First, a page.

For full details, see the state site on phased rollout and access.
Who is on the list for the first limited supply?
The following phases are based on state guidelines that focus on people who:
- Have higher risk for severe disease or death (due to age or other reasons)
- Are unable to work at home
- Live or work in places that have been affected
- Are most likely to spread disease to other workers or the public
Groups currently eligible for vaccinating may vary by county and provider due to continued limited supply.
Now Vaccinating! Phase 1A, as defined by the California Department of Public Health, includes:
- Healthcare workers at risk through their work in any role in direct health care or long-term care settings such as:
- Skilled nursing facilities
- Assisted living facilities
- Similar places for older or medically vulnerable people
- Long-term care residents in the places listed above
Now Vaccinating! Phase 1B includes:
- People who are 65 years or older
- Those at risk of exposure at work in the following sectors:
- Education and childcare
- Emergency services
- Food and agriculture
You can read details about the essential worker categories.
Who will be eligible next?
Starting March 15, as vaccine supply increases, vaccine providers may expand access to people ages 16-64 if they have:
- Cancer, current with weakened immune system
- Chronic kidney disease, stage 4 or above
- Chronic pulmonary disease (COPD), oxygen dependent
- Down syndrome
- Solid organ transplant leading to a weakened immune system
- Sickle cell disease
- Heart conditions, such as heart failure, coronary artery disease, or cardiomyopathies (but not hypertension)
- Severe obesity (Body Mass Index ≥ 40 kg/m2)
- Type 2 diabetes with hemoglobin A1c level greater than 7.5%
- Or if as a result of developmental or other severe high-risk disability, one or more of the following applies:
- Individual is likely to develop severe life-threatening illness or death from COVID-19 infection
- Getting COVID-19 will limit the person’s ability to receive ongoing care or services vital to their well-being and survival, or
- Offering adequate and timely COVID care will be difficult because of their disability
For full details on these groups, see the state site. Note that priority groups may vary in other states.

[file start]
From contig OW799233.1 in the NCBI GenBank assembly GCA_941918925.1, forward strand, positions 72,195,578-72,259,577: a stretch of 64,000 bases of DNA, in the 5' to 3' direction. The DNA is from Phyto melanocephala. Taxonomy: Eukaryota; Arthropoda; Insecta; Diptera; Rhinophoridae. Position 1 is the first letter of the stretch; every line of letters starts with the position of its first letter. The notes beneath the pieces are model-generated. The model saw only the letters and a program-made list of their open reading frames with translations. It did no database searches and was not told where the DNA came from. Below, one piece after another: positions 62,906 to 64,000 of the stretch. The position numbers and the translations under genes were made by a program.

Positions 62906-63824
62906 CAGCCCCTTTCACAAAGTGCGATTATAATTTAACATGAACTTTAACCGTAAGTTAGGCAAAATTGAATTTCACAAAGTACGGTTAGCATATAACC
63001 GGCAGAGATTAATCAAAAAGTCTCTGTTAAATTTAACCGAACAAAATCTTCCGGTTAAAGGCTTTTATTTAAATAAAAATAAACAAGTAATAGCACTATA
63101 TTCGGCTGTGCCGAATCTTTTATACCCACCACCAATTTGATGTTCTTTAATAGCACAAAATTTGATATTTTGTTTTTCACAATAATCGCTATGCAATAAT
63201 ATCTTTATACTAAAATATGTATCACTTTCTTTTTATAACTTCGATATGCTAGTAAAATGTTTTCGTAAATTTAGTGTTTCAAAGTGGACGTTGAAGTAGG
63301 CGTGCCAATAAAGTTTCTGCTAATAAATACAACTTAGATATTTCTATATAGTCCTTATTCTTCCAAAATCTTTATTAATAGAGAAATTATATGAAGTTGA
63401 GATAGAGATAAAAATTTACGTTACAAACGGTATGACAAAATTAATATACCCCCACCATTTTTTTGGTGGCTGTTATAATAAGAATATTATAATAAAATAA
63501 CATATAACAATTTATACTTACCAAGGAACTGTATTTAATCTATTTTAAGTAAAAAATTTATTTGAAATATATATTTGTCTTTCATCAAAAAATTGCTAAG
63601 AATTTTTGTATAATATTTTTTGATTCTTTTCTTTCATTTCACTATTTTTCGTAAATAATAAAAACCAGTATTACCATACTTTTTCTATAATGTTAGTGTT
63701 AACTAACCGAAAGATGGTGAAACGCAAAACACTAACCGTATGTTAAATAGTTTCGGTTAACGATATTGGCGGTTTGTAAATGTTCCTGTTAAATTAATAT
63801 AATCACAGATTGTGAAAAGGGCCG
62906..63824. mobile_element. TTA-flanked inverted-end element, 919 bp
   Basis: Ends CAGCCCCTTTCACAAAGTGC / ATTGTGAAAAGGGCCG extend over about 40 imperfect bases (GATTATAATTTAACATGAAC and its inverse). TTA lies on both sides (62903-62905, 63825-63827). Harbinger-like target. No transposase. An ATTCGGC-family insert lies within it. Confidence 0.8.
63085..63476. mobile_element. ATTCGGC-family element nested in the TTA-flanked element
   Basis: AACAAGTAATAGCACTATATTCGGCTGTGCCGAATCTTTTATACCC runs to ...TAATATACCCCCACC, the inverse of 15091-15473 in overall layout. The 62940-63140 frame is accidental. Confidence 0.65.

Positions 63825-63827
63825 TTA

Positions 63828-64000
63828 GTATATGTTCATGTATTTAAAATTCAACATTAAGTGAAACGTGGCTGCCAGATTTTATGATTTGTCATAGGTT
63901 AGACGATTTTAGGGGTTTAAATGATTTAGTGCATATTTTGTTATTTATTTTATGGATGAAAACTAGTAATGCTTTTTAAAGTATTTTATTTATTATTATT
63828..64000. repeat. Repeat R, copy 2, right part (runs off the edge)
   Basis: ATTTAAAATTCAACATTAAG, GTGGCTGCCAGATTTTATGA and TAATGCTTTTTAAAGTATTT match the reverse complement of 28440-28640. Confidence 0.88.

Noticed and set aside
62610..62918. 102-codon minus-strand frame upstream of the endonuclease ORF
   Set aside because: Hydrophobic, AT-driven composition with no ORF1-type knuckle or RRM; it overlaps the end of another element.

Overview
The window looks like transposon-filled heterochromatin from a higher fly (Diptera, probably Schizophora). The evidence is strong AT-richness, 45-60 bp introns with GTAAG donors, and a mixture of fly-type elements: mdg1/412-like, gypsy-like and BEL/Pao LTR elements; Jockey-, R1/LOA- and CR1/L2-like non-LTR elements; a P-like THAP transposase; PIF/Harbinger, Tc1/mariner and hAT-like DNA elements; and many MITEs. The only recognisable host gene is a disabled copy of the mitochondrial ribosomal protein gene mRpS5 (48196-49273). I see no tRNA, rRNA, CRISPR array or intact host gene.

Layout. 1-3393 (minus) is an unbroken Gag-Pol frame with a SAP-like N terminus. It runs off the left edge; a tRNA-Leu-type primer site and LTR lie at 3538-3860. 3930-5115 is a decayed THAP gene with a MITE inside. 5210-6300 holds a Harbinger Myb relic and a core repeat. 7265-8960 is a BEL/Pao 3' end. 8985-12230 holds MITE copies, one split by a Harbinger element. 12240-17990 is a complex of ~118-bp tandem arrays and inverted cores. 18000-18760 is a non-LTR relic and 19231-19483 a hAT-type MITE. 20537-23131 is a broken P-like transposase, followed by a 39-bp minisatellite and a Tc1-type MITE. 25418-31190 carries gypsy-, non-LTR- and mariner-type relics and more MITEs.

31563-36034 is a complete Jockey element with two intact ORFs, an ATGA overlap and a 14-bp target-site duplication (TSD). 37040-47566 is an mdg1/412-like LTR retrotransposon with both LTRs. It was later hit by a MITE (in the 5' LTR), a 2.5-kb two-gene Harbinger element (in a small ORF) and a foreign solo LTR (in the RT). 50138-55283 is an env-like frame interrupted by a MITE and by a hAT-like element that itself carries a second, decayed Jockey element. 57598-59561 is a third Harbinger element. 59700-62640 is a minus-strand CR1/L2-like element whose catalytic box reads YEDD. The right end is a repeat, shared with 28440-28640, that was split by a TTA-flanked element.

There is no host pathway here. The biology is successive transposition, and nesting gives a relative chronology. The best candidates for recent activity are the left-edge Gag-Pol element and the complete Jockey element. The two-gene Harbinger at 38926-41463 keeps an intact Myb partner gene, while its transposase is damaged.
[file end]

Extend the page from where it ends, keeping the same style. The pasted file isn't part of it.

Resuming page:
You can check your county or local site to see which phases are getting shots in your area.
Are there certain groups that should not get the COVID-19 vaccine?
- Anyone who has had a severe allergic reaction to the first dose should not get the second dose.
- Children under 16, at this time. Only the Pfizer vaccine is approved for use in teens 16 to 17 years. Moderna is approved for ages 18 and older. Clinical trials are currently being conducted for children and more information will be available later.
According to the CDC, you should talk with a doctor first before getting a COVID-19 shot if you:
Have severe allergies or carry an epinephrine (Epi-Pen, Auvi-Q, etc.) injector
Have had a severe allergic reaction to other vaccines or injections
Are immunocompromised, such as if you are HIV-positive
Have a moderate to severe illness or are feeling sick (in which case, you should likely wait to get vaccinated)
Can pregnant or breastfeeding women be vaccinated against COVID-19?
Yes. Pregnant women have a higher risk for complications from COVID-19. There are no study results available yet on the safety of COVID-19 vaccines in pregnant women. However, experts believe that the vaccines are unlikely to pose a risk to the woman or the fetus. If you’re pregnant or breastfeeding, you should talk with a doctor about your risk of COVID-19 and how you might benefit from the vaccine. Read these FAQs from the state if you’re pregnant or breastfeeding.